In October 2017 Ethical Consumer viewed the International Campaign Against Microplastic website which listed several of L'Oreal's products as containing microbeads. L’Oreal was also investigated by Greenpeace East Asia (GEA) in a report dated July 2016, which ranked the companies on their commitment to tackling the issue of microbeads in their products. Microbeads are a type of microplastic that can be found in our personal care products such as toothpastes, face washes, scrubs and shower gels. They are tiny plastic particles that are added for their exfoliating properties, but sometimes purely for aesthetic purposes only. The four main criteria used by GEA were: 1. Commitment & information transparency: Did the company have commitment on microbeads? Was it publicly available and easy to access? 2. Definition: How did the company define microbeads for their commitment? 3. Deadline: When would the company meet their commitment? 4. Application scope: Did the commitment cover all products in all markets? Each company was scored by GEA based on their responses to a Greenpeace survey, as well as any publicly available information. Each criterion was weighted equally and scored out of 100, to give a final maximum score out of 400. L’Oreal had made a website commitment to ending use of microbeads by the end of 2017, defining them: “Microbeads of polyethylene (i.e. microplastics) are small particles that are used as scrubs in three types of cosmetics products (exfoliants, cleansers, shower gel)”, and separately in a survey: “Plastic microbead: Any intentionally added, 5 mm or less, water insoluble, solid plastic particle used to exfoliate or cleanse in rinse-off personal care products.” Alternatives were given as “association of perlite (mineral based) & powder of fruit kernels or any other natural polymer.” Scoring 300 out of 400 ranking 4th in the report, L’Oreal’s commitment was considered to have fallen short of an acceptable standard. Its definition of microbeads was limited and therefore too narrow because: 1. It applied to microbeads where their function was only to exfoliate or cleanse, rather than for all functions; 2. It was limited to just one type of plastic – polyethylene – rather than all plastic types; 3. It was limited to just certain kinds of product - exfoliants, cleansers and shower gels - rather than all products. As a result of using micobeads in its products, L'Oreal was marked down in the Pollution and Toxics category.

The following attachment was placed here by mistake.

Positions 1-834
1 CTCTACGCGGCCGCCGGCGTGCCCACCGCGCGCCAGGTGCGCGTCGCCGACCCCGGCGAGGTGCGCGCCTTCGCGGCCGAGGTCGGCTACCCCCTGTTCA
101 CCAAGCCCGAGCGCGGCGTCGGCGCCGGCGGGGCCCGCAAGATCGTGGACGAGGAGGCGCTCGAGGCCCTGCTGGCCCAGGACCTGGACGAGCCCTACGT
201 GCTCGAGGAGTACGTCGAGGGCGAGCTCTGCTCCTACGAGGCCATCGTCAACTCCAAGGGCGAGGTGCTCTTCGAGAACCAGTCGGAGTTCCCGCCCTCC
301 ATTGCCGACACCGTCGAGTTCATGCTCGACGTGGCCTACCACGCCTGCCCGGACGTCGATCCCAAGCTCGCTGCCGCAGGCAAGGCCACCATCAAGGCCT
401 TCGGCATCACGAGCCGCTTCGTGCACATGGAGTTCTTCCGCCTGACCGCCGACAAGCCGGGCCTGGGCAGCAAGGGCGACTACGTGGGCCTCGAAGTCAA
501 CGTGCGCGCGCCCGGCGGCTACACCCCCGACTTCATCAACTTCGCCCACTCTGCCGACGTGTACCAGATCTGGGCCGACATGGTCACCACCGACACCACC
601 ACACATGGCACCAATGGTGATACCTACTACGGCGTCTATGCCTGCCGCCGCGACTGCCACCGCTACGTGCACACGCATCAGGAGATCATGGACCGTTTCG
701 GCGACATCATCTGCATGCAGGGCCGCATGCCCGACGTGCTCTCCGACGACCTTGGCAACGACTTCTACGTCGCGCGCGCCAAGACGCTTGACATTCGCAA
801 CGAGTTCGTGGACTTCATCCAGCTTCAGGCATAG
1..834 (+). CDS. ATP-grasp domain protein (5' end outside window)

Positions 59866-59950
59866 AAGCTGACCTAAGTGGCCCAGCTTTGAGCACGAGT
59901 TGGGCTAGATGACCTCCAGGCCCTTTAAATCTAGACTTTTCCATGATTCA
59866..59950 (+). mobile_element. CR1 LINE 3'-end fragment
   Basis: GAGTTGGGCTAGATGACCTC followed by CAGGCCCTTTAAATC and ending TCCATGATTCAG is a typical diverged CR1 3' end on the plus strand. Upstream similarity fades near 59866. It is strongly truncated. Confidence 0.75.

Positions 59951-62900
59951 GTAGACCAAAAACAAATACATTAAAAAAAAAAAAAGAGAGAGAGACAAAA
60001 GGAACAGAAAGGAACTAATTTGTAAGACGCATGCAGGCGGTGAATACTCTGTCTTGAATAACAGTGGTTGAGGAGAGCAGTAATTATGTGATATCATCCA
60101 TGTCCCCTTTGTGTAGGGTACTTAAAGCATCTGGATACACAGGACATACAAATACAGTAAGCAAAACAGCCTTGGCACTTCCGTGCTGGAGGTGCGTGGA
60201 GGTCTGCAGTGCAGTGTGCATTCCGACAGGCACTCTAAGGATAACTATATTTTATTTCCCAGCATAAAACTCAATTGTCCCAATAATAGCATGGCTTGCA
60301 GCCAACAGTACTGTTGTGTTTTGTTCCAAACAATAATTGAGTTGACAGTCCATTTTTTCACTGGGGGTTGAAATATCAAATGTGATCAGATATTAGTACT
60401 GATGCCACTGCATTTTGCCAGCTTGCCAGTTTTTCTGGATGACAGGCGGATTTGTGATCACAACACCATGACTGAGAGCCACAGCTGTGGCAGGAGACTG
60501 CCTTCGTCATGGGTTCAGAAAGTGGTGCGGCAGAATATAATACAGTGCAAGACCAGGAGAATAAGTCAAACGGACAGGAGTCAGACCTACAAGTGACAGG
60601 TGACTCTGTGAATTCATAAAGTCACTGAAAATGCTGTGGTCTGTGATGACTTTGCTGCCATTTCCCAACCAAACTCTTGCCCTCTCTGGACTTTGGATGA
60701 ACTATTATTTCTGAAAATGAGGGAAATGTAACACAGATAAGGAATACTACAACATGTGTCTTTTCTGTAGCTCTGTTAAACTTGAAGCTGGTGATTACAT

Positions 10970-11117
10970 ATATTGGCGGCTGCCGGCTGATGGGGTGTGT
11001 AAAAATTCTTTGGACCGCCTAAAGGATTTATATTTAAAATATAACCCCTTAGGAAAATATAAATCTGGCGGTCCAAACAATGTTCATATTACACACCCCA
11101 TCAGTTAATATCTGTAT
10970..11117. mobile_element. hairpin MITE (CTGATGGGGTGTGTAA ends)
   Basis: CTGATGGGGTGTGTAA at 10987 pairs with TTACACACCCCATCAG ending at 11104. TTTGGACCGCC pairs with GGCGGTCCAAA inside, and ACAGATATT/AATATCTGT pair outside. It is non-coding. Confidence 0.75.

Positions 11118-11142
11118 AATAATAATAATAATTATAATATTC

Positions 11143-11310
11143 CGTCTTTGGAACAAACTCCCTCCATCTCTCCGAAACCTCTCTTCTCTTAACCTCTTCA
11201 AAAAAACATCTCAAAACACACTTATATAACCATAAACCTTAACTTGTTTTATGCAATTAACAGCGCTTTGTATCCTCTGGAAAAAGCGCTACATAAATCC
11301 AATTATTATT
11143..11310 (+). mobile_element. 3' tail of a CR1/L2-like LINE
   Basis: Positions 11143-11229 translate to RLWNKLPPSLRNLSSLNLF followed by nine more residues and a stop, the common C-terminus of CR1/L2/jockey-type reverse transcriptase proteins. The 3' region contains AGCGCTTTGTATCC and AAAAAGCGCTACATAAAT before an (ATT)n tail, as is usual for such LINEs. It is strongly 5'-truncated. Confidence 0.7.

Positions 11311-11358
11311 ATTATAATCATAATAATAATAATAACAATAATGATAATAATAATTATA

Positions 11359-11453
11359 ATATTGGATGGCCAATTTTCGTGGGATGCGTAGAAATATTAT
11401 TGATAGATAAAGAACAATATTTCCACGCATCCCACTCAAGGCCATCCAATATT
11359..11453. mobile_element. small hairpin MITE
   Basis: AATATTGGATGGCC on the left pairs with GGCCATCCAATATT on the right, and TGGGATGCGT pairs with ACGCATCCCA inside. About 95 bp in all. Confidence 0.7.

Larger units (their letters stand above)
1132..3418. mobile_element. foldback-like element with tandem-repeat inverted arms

Greenpeace East Asia:Global Cosmetics & Personal Care Companies' Microbead Commitment Ranking (July 2016)